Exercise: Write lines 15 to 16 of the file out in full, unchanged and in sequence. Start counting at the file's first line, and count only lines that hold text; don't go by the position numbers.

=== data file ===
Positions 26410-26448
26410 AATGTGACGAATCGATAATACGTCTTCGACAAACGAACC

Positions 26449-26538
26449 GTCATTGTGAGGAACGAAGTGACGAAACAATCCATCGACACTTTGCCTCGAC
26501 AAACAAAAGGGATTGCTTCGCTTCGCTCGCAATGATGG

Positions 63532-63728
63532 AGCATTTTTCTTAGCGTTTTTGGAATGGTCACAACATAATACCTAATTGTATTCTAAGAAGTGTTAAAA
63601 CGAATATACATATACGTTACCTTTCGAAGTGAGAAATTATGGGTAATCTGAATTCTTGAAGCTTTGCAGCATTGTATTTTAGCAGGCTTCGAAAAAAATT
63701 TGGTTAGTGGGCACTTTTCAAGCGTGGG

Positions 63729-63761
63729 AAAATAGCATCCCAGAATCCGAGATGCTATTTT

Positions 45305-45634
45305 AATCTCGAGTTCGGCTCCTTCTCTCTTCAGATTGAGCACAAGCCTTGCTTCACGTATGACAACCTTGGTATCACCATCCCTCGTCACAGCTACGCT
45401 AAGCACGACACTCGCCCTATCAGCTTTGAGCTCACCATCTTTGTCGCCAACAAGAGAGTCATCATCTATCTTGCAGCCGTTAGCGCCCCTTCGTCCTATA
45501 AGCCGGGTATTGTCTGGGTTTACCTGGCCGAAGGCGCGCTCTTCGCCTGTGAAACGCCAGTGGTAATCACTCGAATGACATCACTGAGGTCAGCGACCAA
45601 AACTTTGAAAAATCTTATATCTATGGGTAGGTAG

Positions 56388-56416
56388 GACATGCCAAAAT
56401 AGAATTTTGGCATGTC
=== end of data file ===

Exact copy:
45501 AGCCGGGTATTGTCTGGGTTTACCTGGCCGAAGGCGCGCTCTTCGCCTGTGAAACGCCAGTGGTAATCACTCGAATGACATCACTGAGGTCAGCGACCAA
45601 AACTTTGAAAAATCTTATATCTATGGGTAGGTAG